Elephantmen (Vol 01): Wounded Animals by Richard Starkings (writer) and Moritat (artist) and other artists
Hip Flask, one of the main characters of Elephantmen, has been around for over a decade now, and the first images I saw did not immediately appeal to me. However, after reading the first issue, I realized this reaction is essential to the entire point of the series, because we are led to see how these Elephantmen, who have been terribly mistreated, continue to be discriminated against by humans. So, if you also are put off by the appearance of a humanoid hippopotamus dressed in a trench coat, then you still are likely to enjoy this series: You are being invited into this fictional world by being asked to respond as any human would. The goal of the author and artist is to make you care about these creatures after your initial difficulty in empathizing. However, as you begin to empathize within the very first issue, you’ll be quickly pulled into the world of Elephantmen. I’d be surprised if most science fiction fans don’t like Wounded Animals, the first collected volume of Richard Starkings’ Elephantmen, with art by Moritat, Jose Ladronn, and others. This series should be read by the SFF community with as much enthusiasm as Saga is read.
The backstory of Elephantmen takes place in our future: In 2218, the evil, rogue geneticist Kazushi Nikken implants genetically modified animal embryos into kidnapped women in order to create intelligent, talking animals. After the women give birth to this new breed of animals, Nikken disposes of the women so that he can be father, in addition to god, to these poor creatures. Along with a team of doctors, nurses, teachers, and combat instructors, Nikken raises the Elephantmen, trains them, and brainwashes them so that they become brutal killers who follow his orders without question. These “Elephantmen” carry heavy artillery and are trained in hand-to-hand combat; their names, however, are a bit misleading, since there are crocodiles, elephants, hippopotamus, and zebras in addition to other recognizable, but modified, animals.
The first issue starts in 2259, long after Nikken and his MAPPO compound have been shut down, and the Elephantmen have been incorporated into mainstream society as best as seems possible. The first issue, which you might want to sample for 99 cents at Comixology, is what hooked me, even though I knew nothing about the series. The elephant Ebony, a well-dressed Elephantman, is smoking a cigarette while he stands outside a restaurant in downtown Santa Monica. A young girl, Savannah, approaches Ebony and starts a conversation while her mother is in a shop. Their short conversation is heartbreakingly sweet and ends, not surprisingly, with the mother coming out of the store yelling at Savannah to come to her. Savannah’s mother, like most humans, know that the Elephantmen were designed and trained to be killers, and we can see the terror in this mother’s face. I won’t reveal what happens after Savannah walks off, but it’s not an ending you’ll soon forget. It’s so perfect an ending to a single issue that I’ll probably teach this one issue in future college English classes even if I don’t have time to teach the entire collection. So, at the very least, read this one issue. More than likely you will be buying the entire collection after doing so.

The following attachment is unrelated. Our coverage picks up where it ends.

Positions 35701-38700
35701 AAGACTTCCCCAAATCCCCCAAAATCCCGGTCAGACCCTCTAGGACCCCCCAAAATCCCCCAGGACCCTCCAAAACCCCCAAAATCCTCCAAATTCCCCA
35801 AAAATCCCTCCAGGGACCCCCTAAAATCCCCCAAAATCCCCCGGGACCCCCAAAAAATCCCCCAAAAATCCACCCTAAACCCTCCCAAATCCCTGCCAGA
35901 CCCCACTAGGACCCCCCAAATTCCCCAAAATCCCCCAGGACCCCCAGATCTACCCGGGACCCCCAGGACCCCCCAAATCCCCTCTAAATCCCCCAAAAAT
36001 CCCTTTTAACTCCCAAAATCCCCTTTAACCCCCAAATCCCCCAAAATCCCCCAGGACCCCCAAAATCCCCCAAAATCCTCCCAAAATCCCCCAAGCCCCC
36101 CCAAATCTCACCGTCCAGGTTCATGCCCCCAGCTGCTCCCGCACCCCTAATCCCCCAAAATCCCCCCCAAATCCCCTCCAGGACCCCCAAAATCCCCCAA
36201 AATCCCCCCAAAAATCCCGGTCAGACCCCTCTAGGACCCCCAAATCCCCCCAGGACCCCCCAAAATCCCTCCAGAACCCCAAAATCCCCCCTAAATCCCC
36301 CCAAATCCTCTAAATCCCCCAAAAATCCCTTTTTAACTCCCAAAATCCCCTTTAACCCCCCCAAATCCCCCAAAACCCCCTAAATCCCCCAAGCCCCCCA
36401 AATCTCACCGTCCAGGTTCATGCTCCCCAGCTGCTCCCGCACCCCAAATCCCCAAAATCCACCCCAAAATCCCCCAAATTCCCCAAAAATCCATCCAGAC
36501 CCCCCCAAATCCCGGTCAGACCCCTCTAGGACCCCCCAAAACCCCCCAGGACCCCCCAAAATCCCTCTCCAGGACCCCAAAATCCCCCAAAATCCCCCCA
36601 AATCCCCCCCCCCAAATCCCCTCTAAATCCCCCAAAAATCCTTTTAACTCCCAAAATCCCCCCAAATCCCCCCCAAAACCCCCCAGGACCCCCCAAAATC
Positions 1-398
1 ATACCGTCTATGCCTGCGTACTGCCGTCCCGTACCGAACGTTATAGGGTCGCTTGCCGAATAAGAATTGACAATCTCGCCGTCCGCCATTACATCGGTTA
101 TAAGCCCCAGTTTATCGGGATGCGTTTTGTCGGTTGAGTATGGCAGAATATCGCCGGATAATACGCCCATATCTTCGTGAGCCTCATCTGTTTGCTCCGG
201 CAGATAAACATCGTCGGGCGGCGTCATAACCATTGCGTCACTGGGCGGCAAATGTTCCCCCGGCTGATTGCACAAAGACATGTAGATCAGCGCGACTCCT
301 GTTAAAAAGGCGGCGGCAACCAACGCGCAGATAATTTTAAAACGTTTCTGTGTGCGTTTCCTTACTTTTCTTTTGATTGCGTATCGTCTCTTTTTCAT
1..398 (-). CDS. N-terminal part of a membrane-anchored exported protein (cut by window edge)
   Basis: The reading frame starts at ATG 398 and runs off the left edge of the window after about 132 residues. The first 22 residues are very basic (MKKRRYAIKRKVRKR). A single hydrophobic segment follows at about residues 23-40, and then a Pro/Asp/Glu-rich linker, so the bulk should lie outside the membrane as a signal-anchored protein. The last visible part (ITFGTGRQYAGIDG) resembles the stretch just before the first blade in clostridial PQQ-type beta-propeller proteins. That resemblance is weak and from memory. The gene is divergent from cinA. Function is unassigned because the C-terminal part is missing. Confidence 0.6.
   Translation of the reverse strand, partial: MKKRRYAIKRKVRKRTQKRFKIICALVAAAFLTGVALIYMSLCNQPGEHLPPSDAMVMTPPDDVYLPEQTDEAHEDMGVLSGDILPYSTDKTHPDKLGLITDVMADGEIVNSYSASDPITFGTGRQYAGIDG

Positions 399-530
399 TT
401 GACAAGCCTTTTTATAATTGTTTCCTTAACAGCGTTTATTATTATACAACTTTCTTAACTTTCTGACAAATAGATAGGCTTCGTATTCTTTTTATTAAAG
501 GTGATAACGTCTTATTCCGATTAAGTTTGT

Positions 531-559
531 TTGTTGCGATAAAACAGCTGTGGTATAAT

Part of what makes this first issue so good is that Ebony keeps thinking about his past as a killer: As he talks with young Savannah, Ebony has flashbacks about stalking down and killing vulnerable and unarmed humans. These flashbacks are shown by using single-panel images of war that interrupt his conversation with the young girl, and those images of war usually are presented in ways that offer ironic counter-points to the innocent comments Savannah makes. The emotional punch is incredible and offers a perfect example of what comics do so well as an artistic medium that cannot be achieved as well or with as much economy compared to a novel or short story.